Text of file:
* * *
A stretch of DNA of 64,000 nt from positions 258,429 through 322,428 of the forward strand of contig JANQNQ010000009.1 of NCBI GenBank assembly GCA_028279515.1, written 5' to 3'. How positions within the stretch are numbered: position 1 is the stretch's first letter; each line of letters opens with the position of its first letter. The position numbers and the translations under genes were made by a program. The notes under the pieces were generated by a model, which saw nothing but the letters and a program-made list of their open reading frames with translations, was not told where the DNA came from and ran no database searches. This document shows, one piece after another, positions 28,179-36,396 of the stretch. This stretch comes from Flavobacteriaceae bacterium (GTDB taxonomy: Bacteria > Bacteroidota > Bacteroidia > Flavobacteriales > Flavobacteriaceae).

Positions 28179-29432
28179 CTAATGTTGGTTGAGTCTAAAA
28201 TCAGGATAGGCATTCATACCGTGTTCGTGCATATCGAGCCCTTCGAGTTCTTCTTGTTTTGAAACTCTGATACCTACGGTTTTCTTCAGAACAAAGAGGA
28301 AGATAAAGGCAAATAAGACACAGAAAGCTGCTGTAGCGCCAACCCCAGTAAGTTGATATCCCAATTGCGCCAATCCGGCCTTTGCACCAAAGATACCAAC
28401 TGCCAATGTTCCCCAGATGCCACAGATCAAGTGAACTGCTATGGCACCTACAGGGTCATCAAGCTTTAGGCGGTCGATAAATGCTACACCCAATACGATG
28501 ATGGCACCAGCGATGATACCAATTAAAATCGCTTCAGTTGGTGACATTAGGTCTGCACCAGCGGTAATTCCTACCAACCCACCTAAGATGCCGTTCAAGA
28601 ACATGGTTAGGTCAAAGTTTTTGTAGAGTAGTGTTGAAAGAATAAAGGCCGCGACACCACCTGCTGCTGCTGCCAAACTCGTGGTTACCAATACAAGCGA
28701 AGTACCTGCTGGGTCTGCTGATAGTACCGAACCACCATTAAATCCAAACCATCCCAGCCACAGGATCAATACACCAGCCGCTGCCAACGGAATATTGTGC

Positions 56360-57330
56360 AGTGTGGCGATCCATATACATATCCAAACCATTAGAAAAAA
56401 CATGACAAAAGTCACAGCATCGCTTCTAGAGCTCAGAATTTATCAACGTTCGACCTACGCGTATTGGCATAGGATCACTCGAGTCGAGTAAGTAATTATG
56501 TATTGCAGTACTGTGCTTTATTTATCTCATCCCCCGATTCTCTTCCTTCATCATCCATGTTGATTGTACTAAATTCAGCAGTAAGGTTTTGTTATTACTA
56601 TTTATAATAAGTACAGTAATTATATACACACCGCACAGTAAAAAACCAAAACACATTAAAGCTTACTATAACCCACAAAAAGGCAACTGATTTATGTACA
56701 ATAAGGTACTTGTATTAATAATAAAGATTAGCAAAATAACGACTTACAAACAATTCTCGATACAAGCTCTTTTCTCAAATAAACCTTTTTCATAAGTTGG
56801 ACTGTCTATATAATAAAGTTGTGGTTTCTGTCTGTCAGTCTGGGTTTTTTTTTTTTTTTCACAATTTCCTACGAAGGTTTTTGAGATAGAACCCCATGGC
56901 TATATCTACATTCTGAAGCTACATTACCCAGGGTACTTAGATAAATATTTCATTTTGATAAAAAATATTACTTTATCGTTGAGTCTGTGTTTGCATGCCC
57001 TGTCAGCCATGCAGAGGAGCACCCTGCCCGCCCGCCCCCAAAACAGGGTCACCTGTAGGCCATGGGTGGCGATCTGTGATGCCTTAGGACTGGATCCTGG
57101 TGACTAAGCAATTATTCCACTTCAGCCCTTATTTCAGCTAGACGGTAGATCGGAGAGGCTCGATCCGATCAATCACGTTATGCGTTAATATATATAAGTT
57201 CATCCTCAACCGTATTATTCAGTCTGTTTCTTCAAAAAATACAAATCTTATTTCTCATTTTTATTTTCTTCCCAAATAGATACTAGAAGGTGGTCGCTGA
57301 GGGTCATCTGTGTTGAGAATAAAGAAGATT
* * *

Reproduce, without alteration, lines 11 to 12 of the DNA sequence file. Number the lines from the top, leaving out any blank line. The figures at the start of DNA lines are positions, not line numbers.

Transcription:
56360 AGTGTGGCGATCCATATACATATCCAAACCATTAGAAAAAA
56401 CATGACAAAAGTCACAGCATCGCTTCTAGAGCTCAGAATTTATCAACGTTCGACCTACGCGTATTGGCATAGGATCACTCGAGTCGAGTAAGTAATTATG